New writing… My piece for Real Views is now live, looking at the potential impact of ambitious targets for net zero buildings on the global property market between now and 2030, then on towards 2050. From energy generation and efficiency, to carbon cutting and offsetting, the drive is on to make green the new normal. Complete with links to real case study projects, the article asks: ‘How will the push for net zero buildings change real estate?’
A version of this article first appeared on the Sustainability Talk & News website, published 28 February, 2013.
Smart-city strategies are rethinking the rôle of buildings in terms of their ability to generate, share and store energy, rather than just consume. In addition, energy efficiency and carbon offsetting are shrinking footprints ever further. As a result, the ultimate built-environment question of the carbon era seems to be:
‘How low can we go?’
In February this year, construction voices followed the lead shown by the UK Green Building Council in calling on government to provide clarity on plans for changes to building regulations and to confirm its support for zero carbon. In commercial markets, delay is the enemy of investment and without a strong policy steer, there is a fear innovation could stall, as business confidence falters.
Ever since government ambitions were announced back in 2006, the zero-carbon target has proved the subject of much debate. Many supporters argue that as the pin-up for the overall campaign to decarbonise the built environment, a ‘zero hero’ project exemplar inspires achievement across the board, fuelling demand for excellence and boosting belief in delivery. Energy efficiency meanwhile seemed the Cinderella of the low-carbon story, until, with austerity biting and pragmatism on the rise, a nascent retrofit revolution began to weave its magic wand, bringing belated transformation of existing stock.
Helping construction to cross the low-carbon finishing line has been the impact-minimising rôle of carbon offsetting. Once every effort feasible has been made to reduce consumption and emissions, then it appears perfectly reasonable to offset the unavoidable remainder. The key word in that sentence, though, is ‘feasible’: Who or what decides what is feasible?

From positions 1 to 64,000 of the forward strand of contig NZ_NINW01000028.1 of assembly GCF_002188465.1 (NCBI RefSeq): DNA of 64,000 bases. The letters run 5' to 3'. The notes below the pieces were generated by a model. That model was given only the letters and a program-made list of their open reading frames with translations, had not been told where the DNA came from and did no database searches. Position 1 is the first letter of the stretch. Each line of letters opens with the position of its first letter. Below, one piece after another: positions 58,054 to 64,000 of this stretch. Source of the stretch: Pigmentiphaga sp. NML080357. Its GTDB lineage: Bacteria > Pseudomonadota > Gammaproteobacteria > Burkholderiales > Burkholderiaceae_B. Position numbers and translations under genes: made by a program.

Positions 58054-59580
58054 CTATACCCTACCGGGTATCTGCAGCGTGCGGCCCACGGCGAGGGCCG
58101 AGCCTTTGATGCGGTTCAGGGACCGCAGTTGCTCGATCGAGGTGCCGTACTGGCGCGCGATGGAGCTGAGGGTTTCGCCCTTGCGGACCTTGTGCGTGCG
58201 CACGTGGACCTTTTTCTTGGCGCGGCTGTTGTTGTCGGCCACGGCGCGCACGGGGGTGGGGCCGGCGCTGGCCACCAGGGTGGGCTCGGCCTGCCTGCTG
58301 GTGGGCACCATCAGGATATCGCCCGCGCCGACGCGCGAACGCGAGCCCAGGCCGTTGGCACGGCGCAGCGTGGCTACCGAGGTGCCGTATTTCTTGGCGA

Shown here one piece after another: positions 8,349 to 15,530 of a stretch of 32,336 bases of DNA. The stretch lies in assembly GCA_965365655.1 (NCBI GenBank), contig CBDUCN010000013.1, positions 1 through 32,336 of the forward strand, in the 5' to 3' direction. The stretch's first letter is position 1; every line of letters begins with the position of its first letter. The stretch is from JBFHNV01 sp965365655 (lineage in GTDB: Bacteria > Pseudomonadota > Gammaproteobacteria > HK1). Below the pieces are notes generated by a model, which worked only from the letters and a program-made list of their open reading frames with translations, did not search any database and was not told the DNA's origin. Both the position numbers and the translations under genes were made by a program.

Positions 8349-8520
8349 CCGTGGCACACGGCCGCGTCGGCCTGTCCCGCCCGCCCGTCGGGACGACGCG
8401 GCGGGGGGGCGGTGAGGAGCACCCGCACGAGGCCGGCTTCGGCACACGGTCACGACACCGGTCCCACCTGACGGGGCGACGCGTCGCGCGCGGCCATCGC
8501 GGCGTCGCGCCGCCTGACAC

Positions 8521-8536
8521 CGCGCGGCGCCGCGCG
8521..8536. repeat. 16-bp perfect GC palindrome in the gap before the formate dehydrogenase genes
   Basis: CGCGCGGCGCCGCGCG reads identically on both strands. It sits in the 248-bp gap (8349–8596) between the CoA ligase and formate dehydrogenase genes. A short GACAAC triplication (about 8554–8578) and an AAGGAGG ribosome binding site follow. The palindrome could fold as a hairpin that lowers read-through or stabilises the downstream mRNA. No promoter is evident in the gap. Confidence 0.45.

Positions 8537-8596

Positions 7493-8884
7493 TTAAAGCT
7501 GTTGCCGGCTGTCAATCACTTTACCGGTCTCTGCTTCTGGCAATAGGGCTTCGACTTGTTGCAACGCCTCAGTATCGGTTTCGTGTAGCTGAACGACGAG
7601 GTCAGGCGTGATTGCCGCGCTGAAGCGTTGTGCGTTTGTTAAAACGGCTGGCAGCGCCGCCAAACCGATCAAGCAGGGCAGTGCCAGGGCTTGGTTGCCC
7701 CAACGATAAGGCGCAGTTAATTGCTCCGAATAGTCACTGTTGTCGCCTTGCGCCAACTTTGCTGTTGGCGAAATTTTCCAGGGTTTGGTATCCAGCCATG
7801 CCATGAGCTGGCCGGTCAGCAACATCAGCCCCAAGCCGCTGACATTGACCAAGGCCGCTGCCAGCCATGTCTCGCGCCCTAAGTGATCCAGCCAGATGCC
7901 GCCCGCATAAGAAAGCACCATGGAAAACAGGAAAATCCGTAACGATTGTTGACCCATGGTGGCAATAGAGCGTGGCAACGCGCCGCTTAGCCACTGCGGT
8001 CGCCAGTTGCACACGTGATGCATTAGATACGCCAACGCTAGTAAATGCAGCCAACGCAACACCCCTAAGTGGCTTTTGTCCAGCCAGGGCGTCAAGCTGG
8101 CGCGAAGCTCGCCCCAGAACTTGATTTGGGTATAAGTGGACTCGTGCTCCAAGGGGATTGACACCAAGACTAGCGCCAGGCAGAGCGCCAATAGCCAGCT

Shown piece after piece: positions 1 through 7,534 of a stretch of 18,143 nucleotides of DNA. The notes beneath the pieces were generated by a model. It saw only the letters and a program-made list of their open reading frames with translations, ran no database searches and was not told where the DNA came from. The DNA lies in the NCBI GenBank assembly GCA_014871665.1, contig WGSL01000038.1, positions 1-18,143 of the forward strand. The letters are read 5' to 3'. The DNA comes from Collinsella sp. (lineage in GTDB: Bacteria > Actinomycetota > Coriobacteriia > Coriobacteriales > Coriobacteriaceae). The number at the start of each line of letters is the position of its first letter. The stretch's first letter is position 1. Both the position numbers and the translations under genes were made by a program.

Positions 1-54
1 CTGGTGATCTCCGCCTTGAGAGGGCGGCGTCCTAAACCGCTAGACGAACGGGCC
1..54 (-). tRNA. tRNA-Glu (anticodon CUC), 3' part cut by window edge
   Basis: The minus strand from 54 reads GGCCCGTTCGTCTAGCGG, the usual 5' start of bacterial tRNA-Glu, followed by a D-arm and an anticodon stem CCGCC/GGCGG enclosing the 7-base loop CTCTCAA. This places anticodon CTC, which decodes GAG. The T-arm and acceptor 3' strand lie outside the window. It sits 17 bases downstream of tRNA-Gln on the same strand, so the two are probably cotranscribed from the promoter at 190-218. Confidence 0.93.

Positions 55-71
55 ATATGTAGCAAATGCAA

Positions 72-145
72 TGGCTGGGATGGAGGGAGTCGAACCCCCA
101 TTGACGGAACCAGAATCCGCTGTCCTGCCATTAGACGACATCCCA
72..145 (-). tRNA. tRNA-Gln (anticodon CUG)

Typically, cost is the determining factor and so the extent of what is ‘feasible’ is not a technical matter, rather a business decision. Profit margins are dependent on where the line is drawn between the feasible and the commercially uneconomical, or undesirable. Lack of transparency in this grey area is arguably the cause of much of the concern about abuses of offsetting as a means of managing impacts responsibly.
The carbon scale does not however start, or even end with zero. Never mind impact-neutral solutions, a number of structural building materials billed as carbon-negative have been available on the UK market now for some time: These range from hemp-based blocks, to prefab straw-bale panels.
At project level, the built-environment sector has also witnessed a flurry of below-zero ‘firsts’ in recent months alone: Australia has seen completion of its first carbon-negative commercial building, in Melbourne, for example; whilst in South Shields, England, the tenants have moved into Britain’s first carbon-negative street. It is fair to say, that the rôle of (successful) high-profile projects in driving forward the agenda for a low-carbon built environment has almost as much to do with media coverage, as it does design excellence, or build quality – aspiration is, in part, a function of awareness.
Taken out of context, however, carbon targets can lead to cases of unintended consequences, or even be used to justify false accounting for building impacts. In effect, marketable ‘zero-carbon’ status has sometimes been pursued at the expense of broader sustainability goals and metrics, as Ant Wilson, Director, Building Engineering, Aecom, explains: “You could almost say it is dishonest of designers to pass the buck back in time to earlier materials and construction phases of development, loading buildings with embodied energy in order to minimise performance-in-use figures and get carbon ‘off the books’, so to speak, in the operational phases.
“The new, true focus should be on energy reduction, not just zero carbon. In reality, lower-carbon buildings sometimes use more energy, not less. Overall resource efficiency is the key to sustainability in the built environment.”
In built-environment parlance, the terms energy and carbon are often erroneously used as if interchangeable. They are not: Energy is a resource or an asset; carbon is an impact or a liability.
In the race to zero and below, low-carbon ends do not justify high-energy means.
Mindful of this maxim, the true sustainability question seems not to be ‘How low can we go?’, but rather, ‘How can we best go low?’.
Author: Jim McClelland